Designing New Jersey

Our team of award-winning designers shares the latest wisdom on wine cellars, wallcoverings, master suites, kitchens—and that elusive niche to stash the doggie’s leash.

The NJM Design Advisory Council (clockwise from top left): Kingsley Knauss, Anna Maria Mannarino, Sheila Rich, Meryl Stern, Diane Durocher, Karla Trincanello, Beth Insabella Walsh, Ivee Fromkin and Virginia Zonfrilli.
Photo by Joe Polillio.

Each year, New Jersey Monthly brings together members of the New Jersey chapter of the American Society of Interior Designers for a roundtable discussion of home-design trends. At this year’s roundtable—held over lunch at Boulevard Five72 in Kenilworth—nine award-winning interior designers shared their wisdom about trends in technology, green design, outdoor living, multifunctional kitchens and downsizing. Here’s what they had to say.

NJM: How is the economy affecting the way you do business?

Anna Maria Mannarino: My clients are more careful than ever in making decisions. They are looking for deals if there are deals to be had…. Our job is to bring them good design, but we have to be very conscientious about the numbers. If I can show them a better deal, then I will do that.

Kingsley Knauss: I used to be ferociously loyal to particular vendors, but the client has gotten more savvy and they’re doing a lot more pre-research before they’re hiring a designer. They’re doing online searches and getting to know the vendors. The consumer is Internet-savvy, so designers have to be more Internet-savvy. We’re finding new sources, but we’re also reemphasizing the importance of hiring a designer. We’re doing the master planning.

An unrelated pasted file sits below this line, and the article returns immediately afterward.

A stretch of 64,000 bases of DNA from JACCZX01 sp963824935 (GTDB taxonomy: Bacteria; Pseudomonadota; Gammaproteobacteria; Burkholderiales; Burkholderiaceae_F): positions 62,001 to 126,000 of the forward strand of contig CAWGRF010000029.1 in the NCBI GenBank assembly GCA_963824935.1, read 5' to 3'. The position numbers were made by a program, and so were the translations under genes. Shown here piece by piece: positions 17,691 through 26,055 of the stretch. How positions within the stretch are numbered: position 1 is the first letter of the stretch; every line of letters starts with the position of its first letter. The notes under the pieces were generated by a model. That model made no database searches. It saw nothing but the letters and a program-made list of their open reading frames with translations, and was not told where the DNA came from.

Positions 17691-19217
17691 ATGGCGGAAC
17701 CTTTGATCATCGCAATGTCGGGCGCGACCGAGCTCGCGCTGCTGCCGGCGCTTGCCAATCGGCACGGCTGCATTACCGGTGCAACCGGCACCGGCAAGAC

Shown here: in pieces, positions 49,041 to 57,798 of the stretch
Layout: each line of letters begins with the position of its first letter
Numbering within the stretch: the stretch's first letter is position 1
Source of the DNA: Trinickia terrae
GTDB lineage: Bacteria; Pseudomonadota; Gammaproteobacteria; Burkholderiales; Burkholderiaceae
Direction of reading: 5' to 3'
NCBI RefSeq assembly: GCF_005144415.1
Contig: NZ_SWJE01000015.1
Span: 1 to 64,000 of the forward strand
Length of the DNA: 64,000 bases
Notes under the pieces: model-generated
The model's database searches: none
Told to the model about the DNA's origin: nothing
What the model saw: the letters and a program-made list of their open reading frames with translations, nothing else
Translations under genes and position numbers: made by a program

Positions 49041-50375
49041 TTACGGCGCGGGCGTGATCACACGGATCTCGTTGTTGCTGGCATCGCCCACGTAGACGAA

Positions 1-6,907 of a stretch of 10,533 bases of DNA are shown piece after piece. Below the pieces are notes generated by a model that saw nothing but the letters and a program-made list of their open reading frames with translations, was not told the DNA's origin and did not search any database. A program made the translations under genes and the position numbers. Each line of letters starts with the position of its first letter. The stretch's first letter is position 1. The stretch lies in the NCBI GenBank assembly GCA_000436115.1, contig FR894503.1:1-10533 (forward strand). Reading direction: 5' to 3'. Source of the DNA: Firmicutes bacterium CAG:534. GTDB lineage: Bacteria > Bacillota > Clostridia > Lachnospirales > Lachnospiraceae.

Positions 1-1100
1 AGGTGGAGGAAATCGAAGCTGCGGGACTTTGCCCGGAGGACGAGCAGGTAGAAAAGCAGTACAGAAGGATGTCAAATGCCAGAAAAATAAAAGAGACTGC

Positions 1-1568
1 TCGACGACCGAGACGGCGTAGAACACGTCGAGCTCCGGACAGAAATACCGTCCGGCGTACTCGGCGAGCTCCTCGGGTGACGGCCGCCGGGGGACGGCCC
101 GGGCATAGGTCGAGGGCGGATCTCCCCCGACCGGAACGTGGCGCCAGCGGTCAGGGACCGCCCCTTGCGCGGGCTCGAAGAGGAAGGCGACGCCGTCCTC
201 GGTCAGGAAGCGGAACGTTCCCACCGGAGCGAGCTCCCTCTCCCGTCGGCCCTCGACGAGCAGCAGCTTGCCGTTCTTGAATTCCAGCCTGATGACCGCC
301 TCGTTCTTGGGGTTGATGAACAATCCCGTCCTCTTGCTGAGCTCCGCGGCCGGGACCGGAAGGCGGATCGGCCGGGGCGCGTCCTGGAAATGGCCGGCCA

Beth Insabella Walsh:
We must put forward to potential clients what good design can do for them. It’s something we’ve never really had to talk about in the past.

Ivee Fromkin: [The client is] saving money by using a designer. You may have saved money finding that sofa in North Carolina, but you still have to put it in place.

Diane Durocher: I had a client who bought an entire living room and dining room of furniture off the Internet, and the scale was all wrong and she hated it. She came to me and I said, “Let’s not re-do.” I was able to move the furniture around, and ultimately it wasn’t so bad. With a little bit of tweaking we were able to fix it. So yes, I have clients who are doing an awful lot of shopping on their own. They’re bringing me in as a consultant. And I have other clients who won’t go out and buy a dishtowel without me.